Urban Umbrella being adopted by Ryerson University, Great Gulf for downtown projects
TORONTO—A pedestrian-friendly alternative to clunky wood and metal scaffolding that turns sidewalks into narrow, dark tunnels around construction sites is making its Canadian debut.
A pair of Toronto construction projects are said to be the first use of Urban Umbrella’s metal and plastic design outside of New York City.
The new scaffolding—made of recycled steel and resembling an unfurling umbrella—is being installed on Yonge Street next to the downtown site of Ryerson University’s new student learning centre.
The Urban Umbrella also is being adopted by developer Great Gulf for its One Bloor condominium project at the corner of Yonge Street and Bloor Street.
Urban Umbrella was first introduced in New York City after winning an international design competition sponsored by New York’s department of buildings and Mayor Michael Bloomberg to address the many projects that were taking up space on sidewalks.
Designer Young Choi, architect Andres Cortes and Canadian structural engineer Sarrah Khan invented a design to maximize sidewalk space while beautifying the construction site.
Arching struts hold the structure up while translucent plastic panels allow for 90 per cent of natural light onto the sidewalk, the inventors say.
The structure has vertical poles on either side holding it up, which leaves plenty of open space in between, unlike the crisscrossing metal poles used in conventional scaffolding.
The idea to introduce Urban Umbrella to Toronto came from Coun. Kristyn Wong-Tam, who first saw the design in an architecture magazine.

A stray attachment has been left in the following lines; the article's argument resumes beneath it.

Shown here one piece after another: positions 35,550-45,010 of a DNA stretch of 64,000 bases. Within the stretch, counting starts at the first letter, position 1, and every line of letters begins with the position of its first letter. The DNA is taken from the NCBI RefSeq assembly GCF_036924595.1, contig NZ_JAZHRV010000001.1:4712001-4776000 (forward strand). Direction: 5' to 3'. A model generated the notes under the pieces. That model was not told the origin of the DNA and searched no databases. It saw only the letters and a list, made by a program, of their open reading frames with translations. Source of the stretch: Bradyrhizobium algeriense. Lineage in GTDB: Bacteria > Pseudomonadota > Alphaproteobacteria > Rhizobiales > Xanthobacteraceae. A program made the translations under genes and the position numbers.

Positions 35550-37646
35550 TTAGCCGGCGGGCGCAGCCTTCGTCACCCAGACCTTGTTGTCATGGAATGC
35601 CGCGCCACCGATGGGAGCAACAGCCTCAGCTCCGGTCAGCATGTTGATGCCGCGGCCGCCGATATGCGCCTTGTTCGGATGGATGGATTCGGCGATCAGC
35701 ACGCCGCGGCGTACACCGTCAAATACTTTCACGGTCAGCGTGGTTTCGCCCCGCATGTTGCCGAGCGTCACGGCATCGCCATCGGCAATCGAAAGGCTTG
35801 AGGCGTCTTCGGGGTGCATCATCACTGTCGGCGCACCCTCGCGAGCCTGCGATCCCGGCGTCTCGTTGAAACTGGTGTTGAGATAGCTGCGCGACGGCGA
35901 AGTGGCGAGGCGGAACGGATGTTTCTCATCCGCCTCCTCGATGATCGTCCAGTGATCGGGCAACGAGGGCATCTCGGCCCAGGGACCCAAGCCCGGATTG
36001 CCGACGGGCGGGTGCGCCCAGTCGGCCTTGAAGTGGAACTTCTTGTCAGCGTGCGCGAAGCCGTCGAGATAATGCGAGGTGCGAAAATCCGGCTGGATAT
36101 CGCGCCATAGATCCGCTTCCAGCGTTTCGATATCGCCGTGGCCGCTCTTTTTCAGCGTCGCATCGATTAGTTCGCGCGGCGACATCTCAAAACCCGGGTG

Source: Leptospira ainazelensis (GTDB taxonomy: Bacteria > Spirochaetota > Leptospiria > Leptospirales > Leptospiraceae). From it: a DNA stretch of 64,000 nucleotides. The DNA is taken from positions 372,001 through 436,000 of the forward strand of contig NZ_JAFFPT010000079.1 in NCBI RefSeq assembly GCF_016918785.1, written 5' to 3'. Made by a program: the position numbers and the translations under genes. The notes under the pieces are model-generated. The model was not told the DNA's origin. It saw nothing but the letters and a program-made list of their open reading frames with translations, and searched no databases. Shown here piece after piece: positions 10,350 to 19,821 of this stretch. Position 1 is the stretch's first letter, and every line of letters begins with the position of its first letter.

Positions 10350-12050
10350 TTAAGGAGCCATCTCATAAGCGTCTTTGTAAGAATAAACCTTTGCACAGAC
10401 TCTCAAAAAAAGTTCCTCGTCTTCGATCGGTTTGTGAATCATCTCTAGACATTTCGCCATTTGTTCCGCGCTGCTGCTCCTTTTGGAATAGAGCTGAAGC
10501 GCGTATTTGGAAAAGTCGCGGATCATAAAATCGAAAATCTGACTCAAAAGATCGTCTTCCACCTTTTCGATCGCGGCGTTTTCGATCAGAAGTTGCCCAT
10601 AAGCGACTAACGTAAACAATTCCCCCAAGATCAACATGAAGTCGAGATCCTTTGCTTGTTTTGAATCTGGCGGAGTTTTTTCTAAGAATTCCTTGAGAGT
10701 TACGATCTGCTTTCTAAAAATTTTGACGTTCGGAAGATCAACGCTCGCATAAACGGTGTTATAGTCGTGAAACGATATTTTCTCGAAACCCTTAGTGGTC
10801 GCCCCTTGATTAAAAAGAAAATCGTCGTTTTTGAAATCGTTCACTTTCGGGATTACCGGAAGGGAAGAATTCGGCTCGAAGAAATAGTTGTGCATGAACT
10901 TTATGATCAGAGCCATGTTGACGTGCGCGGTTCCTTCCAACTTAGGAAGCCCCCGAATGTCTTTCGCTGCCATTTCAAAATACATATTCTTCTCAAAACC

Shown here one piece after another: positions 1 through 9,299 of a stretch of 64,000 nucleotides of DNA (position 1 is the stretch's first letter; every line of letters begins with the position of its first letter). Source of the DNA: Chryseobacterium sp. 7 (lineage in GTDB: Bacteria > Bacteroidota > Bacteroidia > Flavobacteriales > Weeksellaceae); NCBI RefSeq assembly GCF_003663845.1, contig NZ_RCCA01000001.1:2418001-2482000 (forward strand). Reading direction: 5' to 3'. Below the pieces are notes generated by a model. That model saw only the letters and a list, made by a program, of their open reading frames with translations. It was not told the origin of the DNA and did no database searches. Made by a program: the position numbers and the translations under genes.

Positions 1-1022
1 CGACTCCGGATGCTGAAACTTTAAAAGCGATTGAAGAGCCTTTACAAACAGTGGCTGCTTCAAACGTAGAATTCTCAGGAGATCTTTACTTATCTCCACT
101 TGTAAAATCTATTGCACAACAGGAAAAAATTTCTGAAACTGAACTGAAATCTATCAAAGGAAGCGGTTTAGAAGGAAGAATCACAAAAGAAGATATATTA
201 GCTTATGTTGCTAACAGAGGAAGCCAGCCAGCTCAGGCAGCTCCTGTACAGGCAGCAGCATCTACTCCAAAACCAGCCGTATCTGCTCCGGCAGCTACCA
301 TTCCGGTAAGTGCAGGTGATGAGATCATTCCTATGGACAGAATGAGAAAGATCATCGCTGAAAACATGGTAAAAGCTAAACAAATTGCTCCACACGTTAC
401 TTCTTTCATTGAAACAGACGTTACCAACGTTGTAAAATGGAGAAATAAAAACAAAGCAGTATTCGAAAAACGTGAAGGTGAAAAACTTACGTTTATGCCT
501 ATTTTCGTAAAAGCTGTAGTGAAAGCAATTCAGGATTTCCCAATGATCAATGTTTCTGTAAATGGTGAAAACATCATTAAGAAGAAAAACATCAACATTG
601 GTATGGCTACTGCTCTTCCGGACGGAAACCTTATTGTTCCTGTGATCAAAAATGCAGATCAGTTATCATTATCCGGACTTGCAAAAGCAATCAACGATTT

She asked several developers to consider installing the new scaffolding for their construction projects, with Ryerson and Great Gulf agreeing to try it out.
“Everything else about the city changes but the way we construct scaffolding hasn’t,” Wong-Tam said.
She said that there are 80 streets with construction projects in downtown Toronto that encroach on public pedestrian walkways.
“If there’s a way of enhancing the pedestrian realm and the experience of the pedestrians, why shouldn’t we do it?” she said.
Wong-Tam said she hopes other developers will also adopt Urban Umbrella once they see it used by Ryerson and Great Gulf.
“I hope that this is the beginning of something for our city that will not only be continued in other developments, but maybe they’ll try to one-up each other,” Sheldon Levy, president of Ryerson University, said Thursday.
Urban Umbrella costs about $10,000 more to install than traditional scaffolding, but Ryerson spokeswoman Julia Hanigsberg said it’s worth the price.
“I think that will get less expensive over time,” she said. “The upside of being the first is you get all the excitement and the innovation.”